Bogotá is a dog city. Dog walkers will have up to 12 dogs at the same time, and people are always out walking dogs by themselves. Although in Bogotá, the dogs are different. Almost every dog is extremely socialized and is happy to make friends and play with any dog that is passing by. Only a few dogs bark and jump when near other dogs, but the majority just want to play nicely.

With Bogotá's vast population of canines, we thought it would be simple to find a dog. It wasn't.

Siberian Husky was the breed of dog we decided on. A female Siberian Husky. We called everywhere, and no one had Siberian Huskies. Part of our difficulties was the language. We wrote out scripts for our phone calls, but were left stranded if the person we were talking to strayed from the conversation we had anticipated.

After weeks of this we made a call to a Siberian Husky breeder, and found out she was not a Siberian Husky breeder. In fact she hates Siberian Huskies, but what she did breed was Belgian Shepherds. When I had researched breeds I had stumbled upon the breed and like what I saw. We jumped at the opportunity and bought the one puppy she had for sale. He is a male Groenendale Belgian Shepherd, 4 months old.

All the names we had been thinking of had been for a female Siberian Husky, not a male Belgian Shepherd. If you have seen both dogs you will know the coloring is the opposite, Belgian Shepherds are pure black, while Siberian Huskies are white, tan and cream colored. When we were thinking of names, one name had come up that fit our new puppy perfect. Carbon.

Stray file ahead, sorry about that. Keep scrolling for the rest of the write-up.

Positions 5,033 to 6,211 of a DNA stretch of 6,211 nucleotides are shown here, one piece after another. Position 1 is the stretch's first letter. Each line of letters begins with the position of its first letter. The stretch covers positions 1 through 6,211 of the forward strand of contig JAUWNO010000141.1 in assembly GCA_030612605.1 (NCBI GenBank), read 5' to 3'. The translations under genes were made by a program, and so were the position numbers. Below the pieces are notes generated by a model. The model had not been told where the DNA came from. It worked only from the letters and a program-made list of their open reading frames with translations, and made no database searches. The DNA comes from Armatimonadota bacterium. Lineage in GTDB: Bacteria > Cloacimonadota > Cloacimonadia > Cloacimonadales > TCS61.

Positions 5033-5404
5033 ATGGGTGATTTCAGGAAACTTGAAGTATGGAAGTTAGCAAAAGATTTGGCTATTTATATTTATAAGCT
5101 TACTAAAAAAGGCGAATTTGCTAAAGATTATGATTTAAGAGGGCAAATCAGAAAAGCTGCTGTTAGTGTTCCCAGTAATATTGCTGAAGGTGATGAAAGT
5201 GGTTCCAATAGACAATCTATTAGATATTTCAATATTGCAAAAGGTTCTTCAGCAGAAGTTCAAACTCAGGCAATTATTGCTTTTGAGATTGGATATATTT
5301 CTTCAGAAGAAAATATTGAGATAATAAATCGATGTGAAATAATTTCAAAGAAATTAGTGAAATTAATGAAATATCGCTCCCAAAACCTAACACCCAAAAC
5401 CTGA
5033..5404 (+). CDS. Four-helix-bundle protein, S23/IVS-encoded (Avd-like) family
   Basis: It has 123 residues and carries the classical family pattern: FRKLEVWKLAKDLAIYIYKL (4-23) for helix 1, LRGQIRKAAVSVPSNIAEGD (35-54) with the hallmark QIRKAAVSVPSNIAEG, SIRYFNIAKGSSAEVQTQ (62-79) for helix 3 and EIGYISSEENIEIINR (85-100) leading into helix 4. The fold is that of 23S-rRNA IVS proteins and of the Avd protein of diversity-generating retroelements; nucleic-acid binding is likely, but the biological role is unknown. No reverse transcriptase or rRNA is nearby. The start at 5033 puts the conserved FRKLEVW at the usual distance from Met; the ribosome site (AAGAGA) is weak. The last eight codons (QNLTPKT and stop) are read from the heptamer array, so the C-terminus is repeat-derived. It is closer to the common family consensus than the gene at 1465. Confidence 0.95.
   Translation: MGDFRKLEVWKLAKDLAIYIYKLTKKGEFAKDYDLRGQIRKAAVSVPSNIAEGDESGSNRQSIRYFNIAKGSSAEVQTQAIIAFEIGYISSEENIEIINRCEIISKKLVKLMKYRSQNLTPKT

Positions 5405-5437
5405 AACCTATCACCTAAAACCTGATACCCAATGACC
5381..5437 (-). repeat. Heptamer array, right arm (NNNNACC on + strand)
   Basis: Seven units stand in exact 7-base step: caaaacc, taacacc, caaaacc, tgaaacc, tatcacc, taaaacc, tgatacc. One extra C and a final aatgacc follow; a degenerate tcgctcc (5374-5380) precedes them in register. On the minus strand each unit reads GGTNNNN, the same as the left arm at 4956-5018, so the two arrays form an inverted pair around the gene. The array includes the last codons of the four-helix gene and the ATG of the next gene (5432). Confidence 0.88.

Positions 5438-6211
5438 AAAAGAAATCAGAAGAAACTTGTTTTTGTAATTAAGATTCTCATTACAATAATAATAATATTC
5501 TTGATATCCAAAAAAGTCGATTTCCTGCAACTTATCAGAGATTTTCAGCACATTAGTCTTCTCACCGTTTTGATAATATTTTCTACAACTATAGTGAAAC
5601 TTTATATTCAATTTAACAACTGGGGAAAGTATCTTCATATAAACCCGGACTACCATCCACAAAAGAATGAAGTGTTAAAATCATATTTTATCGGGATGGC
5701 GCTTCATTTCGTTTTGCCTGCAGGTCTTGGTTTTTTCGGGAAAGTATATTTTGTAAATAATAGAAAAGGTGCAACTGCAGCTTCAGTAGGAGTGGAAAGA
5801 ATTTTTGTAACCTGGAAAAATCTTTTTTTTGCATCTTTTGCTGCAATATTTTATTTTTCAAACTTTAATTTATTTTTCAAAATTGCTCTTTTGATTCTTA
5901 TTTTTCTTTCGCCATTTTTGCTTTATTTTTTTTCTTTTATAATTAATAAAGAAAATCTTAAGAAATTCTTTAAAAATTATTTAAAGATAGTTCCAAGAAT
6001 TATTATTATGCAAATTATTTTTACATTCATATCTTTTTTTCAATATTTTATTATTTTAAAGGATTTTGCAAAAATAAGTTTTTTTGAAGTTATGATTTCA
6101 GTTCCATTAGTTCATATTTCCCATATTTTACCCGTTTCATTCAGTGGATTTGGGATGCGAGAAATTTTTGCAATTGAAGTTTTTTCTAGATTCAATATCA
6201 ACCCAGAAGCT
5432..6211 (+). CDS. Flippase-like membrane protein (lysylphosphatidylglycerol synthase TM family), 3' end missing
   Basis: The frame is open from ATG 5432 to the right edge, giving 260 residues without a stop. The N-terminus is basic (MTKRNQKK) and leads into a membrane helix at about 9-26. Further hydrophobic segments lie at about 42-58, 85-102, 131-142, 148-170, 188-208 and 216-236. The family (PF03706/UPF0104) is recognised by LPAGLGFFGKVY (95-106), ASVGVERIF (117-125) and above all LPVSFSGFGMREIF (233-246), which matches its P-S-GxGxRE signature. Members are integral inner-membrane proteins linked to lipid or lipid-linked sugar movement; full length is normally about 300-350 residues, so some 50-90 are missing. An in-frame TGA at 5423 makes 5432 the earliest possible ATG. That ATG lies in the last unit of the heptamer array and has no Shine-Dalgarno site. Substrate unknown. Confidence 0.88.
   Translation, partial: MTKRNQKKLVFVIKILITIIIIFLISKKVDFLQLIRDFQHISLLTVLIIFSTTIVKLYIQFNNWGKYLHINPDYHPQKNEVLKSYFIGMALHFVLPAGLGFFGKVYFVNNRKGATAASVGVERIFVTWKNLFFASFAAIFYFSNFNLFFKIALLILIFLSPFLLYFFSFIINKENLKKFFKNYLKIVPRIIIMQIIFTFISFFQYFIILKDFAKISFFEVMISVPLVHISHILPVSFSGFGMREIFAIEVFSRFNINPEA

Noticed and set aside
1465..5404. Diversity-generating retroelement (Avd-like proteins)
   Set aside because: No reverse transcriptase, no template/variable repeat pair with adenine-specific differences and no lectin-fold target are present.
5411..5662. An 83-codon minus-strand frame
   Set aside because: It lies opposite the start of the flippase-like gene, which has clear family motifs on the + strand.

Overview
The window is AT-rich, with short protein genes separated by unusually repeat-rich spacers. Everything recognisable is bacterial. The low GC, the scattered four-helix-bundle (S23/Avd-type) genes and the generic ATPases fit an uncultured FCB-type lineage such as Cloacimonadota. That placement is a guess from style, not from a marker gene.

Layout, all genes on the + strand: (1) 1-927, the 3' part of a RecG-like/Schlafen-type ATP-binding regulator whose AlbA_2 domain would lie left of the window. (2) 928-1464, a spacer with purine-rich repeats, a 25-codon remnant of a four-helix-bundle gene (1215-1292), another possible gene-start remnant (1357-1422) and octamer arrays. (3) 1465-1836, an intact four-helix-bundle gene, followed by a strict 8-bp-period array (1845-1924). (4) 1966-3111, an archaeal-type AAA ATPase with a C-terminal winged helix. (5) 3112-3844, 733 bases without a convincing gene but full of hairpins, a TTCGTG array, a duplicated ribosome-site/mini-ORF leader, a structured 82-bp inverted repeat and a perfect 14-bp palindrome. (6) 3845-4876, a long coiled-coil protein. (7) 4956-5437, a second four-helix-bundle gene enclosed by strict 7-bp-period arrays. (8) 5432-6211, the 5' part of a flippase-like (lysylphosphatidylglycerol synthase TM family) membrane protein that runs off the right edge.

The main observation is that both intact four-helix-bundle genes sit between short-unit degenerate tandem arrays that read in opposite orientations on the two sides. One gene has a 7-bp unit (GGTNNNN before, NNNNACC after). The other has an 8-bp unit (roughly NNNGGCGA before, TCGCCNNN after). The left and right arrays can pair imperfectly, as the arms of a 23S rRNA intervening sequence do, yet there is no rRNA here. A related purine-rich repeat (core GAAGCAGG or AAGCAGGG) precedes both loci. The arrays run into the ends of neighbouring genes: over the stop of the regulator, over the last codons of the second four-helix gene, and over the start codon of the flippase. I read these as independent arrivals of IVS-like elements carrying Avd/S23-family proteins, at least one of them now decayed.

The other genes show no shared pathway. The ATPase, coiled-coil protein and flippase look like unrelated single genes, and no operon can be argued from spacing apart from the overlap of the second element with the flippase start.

We have now had Carbon for two months, and it has been great. He was sick and we did not what was wrong with him for a while, but once we gave him the right medicine it made the world of a difference. He has been happier and easier to house train. Before we got Carbon he lived on a farm, so all the noises of the city scared him a lot at first. Now he is getting better, but he still really doesn't like horses.

Carbon is a great dog and is really fun to have. I'm glad we decided to get him.

-Damon

Friday, October 7, 2011

Dia de la Raza - Food



Every year CGB has Dia de la Raza. Dia de la Raza is a day where you get together with other people in the school from your home country and show the rest of CGB a little piece of home. The USA is a fairly large part of CGB, second to the Colombians. Each country gets a tent to sell food from and to decorate with the country’s colors and symbols.


The USA tent sported a map of the USA and countless items of red white and blue. Steamers, flags, and shirts are just a few things in our tent that just screamed USA.



Each country picked the food that they thought would best represent their country. These foods are foods no other country has. The USA chose pulled pork, hot dogs, brownies and a few other solely American foods.


My friend and I, when near the USA tent felt it was July 4th and we were back home, ready to light off some fireworks.


I ate a tamale from Mexico which was delicious and a sausage from Argentina, which was also delicious.


Later I had some extra money and bought a hot dog from the USA, and tasted a Colombian snack.


I only tried a few countries foods, but if I was more hungry I would have tried more.


- Damon